3 min read

Got kicked. Now what?

Yesterday, we took a look at why people kick you when you're down. I've seen it happen in every social media situation: blogs, Twitter, Facebook, Plurk, forums (remember those?) and every other forum in between.

The kicking can be as extreme as berating a mother for being on Twitter when her son drowned to mocking you with blog posts or on social media to  something as mundane as a rash of unfriending.

But what do you do after someone kicks you when you're down?

Sadly, even with a Master's Degree in Clinical Psychology and having spent thousands of hours with therapy clients, I can only shrug my shoulders. Outside of a vague 'grieve', I have no idea. I don't think Freud or Jung or Adler or Satire had any inkling social media was on it's way to provide virtually anonymous intimate interactions with strangers.

And still what do you do?

Because I was at a loss, I turned to my buddy Michele Woodward again.

How do you deal with it?

"First, don't have toxic people in your life who can't honestly and openly and frequently communicate their inner selves."

This is easier said than done, of course. It does, however, allow us to set some limits. It also gives us a definition of toxic people that's useful in modern life. It's hard to find people who are honest and open. It's even harder to find people who communicate their inner selves. But how many friends do you really need?

"Second, realize that whatever they're saying is much more about them than about you."

Of course, we all know this is true. That doesn't make the words and actions any less painful. And still, when all is said and done, you'll remember this in your reflections. People are

just bumbling along in this life. Even if they are cruel, they are  usually only venting how they feel about themselves upon you.

Or better said: "I'm rubber, you're glue. Your words bounce off me and stick to you." (You have my permission to add a little tongue sticking out. But that's just me.)

Of course, Michele is more mature than I am. She has something else for us to do.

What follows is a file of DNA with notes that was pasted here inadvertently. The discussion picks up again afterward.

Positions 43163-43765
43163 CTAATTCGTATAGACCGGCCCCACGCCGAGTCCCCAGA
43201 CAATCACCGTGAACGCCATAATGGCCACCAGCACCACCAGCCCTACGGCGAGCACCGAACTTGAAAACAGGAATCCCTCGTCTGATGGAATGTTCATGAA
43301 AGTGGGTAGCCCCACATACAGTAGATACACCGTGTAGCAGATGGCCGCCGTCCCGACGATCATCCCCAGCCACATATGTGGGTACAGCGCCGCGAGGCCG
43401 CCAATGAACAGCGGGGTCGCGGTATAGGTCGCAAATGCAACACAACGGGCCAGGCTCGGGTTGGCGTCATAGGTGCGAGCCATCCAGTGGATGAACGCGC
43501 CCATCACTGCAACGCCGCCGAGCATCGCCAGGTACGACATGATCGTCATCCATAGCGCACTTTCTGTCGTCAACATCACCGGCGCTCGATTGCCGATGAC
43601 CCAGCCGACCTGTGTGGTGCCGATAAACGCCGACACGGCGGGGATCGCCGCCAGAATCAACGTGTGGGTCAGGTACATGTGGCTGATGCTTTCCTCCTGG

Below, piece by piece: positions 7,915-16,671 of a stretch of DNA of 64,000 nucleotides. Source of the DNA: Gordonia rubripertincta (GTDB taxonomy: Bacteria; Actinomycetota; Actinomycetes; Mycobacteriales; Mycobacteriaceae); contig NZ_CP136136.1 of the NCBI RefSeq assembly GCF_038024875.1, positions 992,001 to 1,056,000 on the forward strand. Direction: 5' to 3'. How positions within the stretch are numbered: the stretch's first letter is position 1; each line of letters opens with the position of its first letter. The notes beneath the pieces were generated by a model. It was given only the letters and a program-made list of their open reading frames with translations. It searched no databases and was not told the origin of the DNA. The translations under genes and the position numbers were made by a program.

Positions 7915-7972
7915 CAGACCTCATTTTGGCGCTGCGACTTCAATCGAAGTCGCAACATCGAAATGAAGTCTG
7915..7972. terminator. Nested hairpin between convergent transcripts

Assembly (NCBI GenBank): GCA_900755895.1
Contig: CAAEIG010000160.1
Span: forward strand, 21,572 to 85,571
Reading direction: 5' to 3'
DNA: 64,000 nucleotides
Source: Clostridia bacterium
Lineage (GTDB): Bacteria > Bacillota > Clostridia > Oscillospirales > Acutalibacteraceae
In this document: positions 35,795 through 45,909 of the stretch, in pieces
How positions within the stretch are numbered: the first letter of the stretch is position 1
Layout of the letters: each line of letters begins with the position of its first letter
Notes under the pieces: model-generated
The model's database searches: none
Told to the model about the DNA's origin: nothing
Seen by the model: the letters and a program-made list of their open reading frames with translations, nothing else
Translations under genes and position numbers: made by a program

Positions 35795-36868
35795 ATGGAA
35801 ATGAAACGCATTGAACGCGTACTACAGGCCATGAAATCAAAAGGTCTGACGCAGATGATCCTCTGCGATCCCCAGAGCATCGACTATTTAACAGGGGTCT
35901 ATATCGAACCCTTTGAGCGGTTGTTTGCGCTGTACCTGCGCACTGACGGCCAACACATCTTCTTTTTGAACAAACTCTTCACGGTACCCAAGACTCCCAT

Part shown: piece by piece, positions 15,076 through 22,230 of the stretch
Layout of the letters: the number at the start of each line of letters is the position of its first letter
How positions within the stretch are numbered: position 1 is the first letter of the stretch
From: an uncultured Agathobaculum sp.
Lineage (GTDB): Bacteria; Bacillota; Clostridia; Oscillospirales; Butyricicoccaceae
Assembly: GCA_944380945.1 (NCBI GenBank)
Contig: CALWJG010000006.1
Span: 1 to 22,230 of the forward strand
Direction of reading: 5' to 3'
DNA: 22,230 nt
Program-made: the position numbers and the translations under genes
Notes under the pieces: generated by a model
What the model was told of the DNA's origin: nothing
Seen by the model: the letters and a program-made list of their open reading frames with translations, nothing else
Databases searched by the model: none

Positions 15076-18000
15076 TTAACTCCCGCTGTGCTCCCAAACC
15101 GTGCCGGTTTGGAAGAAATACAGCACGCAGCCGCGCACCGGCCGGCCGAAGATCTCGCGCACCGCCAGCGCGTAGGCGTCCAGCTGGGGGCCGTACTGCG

Third, your friends in life will shift and change - but the best friends you ever have will tell you the tough stuff and will love you when you're vulnerable.

This is where I get stuck. I don't want to say 'good-bye' to people. I've lost a lot of people in my life. I hate to say good-bye to more, sadly, even if they are toxic. I try to remember "Show me your friends, I'll show you your future" and only hang around with people who are going where I want to go.

When it comes to saying good-bye? Shuddering. It's very hard. And she's right. Relationships run their course. People come and go. Some of being an adult is learning to accept and celebrate those who come, and those who leave.

Michele has one last parting thought for us:

Focus on those good people.

Negative people and negative experiences are almost the heroin of emotions. Our unattended minds can't help but focus on negativity because they are so charged.

And, no matter the uproar or difficulty, most people are not bullies. They aren't cruel. They don't go out of their way to say horrible things. They just don't. To focus on the few people who are mean is to simple ignore most of what's going on around you.

In the future, I'll follow Michele's four part plan. It's just the smart thing to do.

If you'd like to check out Michele, you can usually find her on her  blog. She has a long the list credentials and is worth listening to.  She's currently running an amazing coaching group for motivated people. (I'm not an affiliate, but I am a great deal afficianado.)  If you're are looking for a coach, you won't find a better one than Michele. Pinky swear.